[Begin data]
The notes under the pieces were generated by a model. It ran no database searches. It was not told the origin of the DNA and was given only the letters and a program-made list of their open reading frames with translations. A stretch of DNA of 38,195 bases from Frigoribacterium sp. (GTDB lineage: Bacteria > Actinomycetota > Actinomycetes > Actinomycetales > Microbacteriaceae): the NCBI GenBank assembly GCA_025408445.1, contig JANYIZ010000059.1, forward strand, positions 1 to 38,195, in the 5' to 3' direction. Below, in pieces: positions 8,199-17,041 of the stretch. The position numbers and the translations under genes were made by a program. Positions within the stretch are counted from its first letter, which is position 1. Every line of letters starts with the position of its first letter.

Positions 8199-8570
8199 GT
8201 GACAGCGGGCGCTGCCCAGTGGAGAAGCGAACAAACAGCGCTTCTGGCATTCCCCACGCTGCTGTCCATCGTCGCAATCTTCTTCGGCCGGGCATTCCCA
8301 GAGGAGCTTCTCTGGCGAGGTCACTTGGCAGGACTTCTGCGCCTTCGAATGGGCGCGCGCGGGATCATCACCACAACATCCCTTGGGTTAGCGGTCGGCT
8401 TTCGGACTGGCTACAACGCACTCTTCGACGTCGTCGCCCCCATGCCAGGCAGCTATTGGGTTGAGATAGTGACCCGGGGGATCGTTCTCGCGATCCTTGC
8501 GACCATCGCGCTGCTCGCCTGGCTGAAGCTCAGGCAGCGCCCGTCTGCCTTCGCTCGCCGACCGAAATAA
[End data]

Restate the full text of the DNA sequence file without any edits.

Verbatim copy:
The notes under the pieces were generated by a model. It ran no database searches. It was not told the origin of the DNA and was given only the letters and a program-made list of their open reading frames with translations. A stretch of DNA of 38,195 bases from Frigoribacterium sp. (GTDB lineage: Bacteria > Actinomycetota > Actinomycetes > Actinomycetales > Microbacteriaceae): the NCBI GenBank assembly GCA_025408445.1, contig JANYIZ010000059.1, forward strand, positions 1 to 38,195, in the 5' to 3' direction. Below, in pieces: positions 8,199-17,041 of the stretch. The position numbers and the translations under genes were made by a program. Positions within the stretch are counted from its first letter, which is position 1. Every line of letters starts with the position of its first letter.

Positions 8199-8570
8199 GT
8201 GACAGCGGGCGCTGCCCAGTGGAGAAGCGAACAAACAGCGCTTCTGGCATTCCCCACGCTGCTGTCCATCGTCGCAATCTTCTTCGGCCGGGCATTCCCA
8301 GAGGAGCTTCTCTGGCGAGGTCACTTGGCAGGACTTCTGCGCCTTCGAATGGGCGCGCGCGGGATCATCACCACAACATCCCTTGGGTTAGCGGTCGGCT
8401 TTCGGACTGGCTACAACGCACTCTTCGACGTCGTCGCCCCCATGCCAGGCAGCTATTGGGTTGAGATAGTGACCCGGGGGATCGTTCTCGCGATCCTTGC
8501 GACCATCGCGCTGCTCGCCTGGCTGAAGCTCAGGCAGCGCCCGTCTGCCTTCGCTCGCCGACCGAAATAA